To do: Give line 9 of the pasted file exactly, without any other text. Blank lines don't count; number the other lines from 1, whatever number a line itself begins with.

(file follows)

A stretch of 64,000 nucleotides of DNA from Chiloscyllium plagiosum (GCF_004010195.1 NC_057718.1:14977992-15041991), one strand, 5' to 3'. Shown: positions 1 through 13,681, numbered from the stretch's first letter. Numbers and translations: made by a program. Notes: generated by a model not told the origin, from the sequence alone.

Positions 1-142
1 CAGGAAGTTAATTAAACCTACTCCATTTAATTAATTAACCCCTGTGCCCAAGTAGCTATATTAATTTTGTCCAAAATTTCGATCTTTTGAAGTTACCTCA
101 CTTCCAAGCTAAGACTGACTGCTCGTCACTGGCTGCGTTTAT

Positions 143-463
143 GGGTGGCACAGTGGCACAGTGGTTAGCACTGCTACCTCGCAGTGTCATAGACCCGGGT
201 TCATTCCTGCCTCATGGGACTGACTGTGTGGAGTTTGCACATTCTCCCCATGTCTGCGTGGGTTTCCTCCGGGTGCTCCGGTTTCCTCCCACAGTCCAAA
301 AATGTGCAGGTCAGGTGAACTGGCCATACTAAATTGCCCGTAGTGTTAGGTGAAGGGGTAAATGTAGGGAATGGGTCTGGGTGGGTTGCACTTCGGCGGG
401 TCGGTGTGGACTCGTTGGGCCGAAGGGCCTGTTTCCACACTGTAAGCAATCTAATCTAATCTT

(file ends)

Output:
401 TCGGTGTGGACTCGTTGGGCCGAAGGGCCTGTTTCCACACTGTAAGCAATCTAATCTAATCTT